Adoption is a lifelong process for all parties to an adoption. While the vast majority of adoptions have positive outcomes for the children and their families, many adoptive families need supportive services at some time. AFFCNY is dedicated to promoting the availability and sustainability of adoption support and preservation services in New York State in order to ensure a permanent, loving family for every child.
A family created through adoption can often face unique challenges throughout a child’s life. Several issues—such as loss and identity development—affect all adoptive families. While a child who was removed from their original home due to abuse or neglect might show signs of obvious trauma, even a child adopted as a newborn faced a traumatic separation that can affect them at various times throughout their life. Even after reaching adulthood, persons adopted can often have different needs. Parenting is difficult in the best of circumstances, but there can be additional struggles with parenting children with hard beginnings.
Why Your Family Might Need Support After the Adoption
Most of the time, children and youth who have been adopted are not thinking about adoption and its complexities. Like other children and youth, they are busy with schoolwork, sports, and social events. But there are developmental stages as well as milestones and events that can trigger emotional or behavioral responses or prompt new questions and thoughts related to being adopted. As you think about your child’s development, it’s important to keep in mind that experiences of trauma, abuse, and neglect can affect how and when children reach various developmental stages.
Some children are very resilient and little to no effort will be needed beyond typical child-rearing skills. We celebrate when families end up in that situation. However, most children who join their families through adoption may have deeper wounds can often behave in ways that don’t respond to our parenting efforts. It’s not the same as parenting a child you gave birth to and, no, love is sometimes not enough.
The Foundation of Traumatic Loss
Adoptive families – no matter how they came to be – do represent a “hard beginning” and often need support even if they don’t realize it. Many families need assistance through their life-long journey. Indeed, it is normal to not know all the answers and healthy to ask for assistance.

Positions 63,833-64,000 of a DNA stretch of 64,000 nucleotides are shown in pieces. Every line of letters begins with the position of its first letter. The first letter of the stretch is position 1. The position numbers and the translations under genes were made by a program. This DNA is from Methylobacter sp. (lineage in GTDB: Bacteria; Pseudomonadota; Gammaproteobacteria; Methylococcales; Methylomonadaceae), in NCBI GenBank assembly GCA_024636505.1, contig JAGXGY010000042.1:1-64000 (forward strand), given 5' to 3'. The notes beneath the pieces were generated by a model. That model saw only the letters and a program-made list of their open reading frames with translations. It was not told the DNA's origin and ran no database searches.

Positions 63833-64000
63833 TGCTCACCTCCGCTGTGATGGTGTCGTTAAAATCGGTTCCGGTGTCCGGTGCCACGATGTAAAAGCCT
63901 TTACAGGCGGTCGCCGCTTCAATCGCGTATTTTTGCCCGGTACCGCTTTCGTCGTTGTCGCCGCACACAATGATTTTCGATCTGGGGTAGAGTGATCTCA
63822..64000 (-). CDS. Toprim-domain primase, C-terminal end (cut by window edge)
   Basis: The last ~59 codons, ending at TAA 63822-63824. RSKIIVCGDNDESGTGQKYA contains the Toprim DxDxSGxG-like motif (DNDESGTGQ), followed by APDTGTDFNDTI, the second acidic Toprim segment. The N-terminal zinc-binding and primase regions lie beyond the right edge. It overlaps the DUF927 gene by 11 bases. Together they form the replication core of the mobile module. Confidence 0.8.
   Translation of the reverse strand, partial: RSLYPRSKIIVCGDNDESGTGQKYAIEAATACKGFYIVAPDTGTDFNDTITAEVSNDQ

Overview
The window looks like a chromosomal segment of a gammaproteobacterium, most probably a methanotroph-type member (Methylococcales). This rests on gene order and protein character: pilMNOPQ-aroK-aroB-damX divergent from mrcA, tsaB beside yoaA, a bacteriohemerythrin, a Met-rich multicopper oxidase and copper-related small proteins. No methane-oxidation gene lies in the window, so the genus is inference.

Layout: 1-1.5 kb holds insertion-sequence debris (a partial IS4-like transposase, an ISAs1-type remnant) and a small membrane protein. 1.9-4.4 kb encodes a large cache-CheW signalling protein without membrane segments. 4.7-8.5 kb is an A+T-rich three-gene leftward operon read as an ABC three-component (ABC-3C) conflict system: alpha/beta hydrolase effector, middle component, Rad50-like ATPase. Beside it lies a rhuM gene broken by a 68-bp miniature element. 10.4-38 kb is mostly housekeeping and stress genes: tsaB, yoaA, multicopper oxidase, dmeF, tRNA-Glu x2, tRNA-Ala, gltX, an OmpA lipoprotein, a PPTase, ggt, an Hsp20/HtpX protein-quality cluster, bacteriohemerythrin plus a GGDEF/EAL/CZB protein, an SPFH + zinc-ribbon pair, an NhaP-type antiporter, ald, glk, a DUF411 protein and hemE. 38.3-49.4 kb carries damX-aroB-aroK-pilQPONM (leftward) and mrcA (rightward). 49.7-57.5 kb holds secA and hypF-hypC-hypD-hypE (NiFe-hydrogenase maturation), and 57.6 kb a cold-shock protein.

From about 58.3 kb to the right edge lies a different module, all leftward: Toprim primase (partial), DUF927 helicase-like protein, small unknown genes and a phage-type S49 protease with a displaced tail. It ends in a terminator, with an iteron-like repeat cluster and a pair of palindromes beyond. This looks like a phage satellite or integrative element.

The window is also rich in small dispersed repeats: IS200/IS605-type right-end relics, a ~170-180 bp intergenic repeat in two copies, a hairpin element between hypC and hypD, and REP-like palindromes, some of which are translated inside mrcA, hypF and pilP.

While many children adopted have special physical, mental health, and developmental needs that can be easily seen, every child adopted carries the separation of their original family with them. With children adopted as infants or small babies, the memories are often pre-verbal which adds another layer of complexity as the adoptee doesn’t even have the language to talk about their feelings. Even if adoption is the best outcome for that child and creates a new family, the foundation is trauma.
“Whether adopted from birth or later in life, all adopted children have experienced some degree of trauma. Trauma is any stressful event which is prolonged, overwhelming, or unpredictable. Though we are familiar with events impacting children such as abuse, neglect, and domestic violence, until recently, the full impact of trauma on adopted children has not been understood. …Scientific research now reveals that as early as the second trimester, the human fetus is capable of auditory processing and in fact, is capable of processing rejection in utero. In addition to the rejection and abandonment felt by the newborn adoptee or any age adoptee for that matter, it must be recognized that the far greater trauma often times occurs in the way in which the mind and body system of the newborn is incapable of processing the loss of the biological figure. Far beyond any cognitive awareness, this experience is stored deep within the cells of the body, routinely leading to states of anxiety and depression for the adopted child later in life.”Bryan Post; Post Institute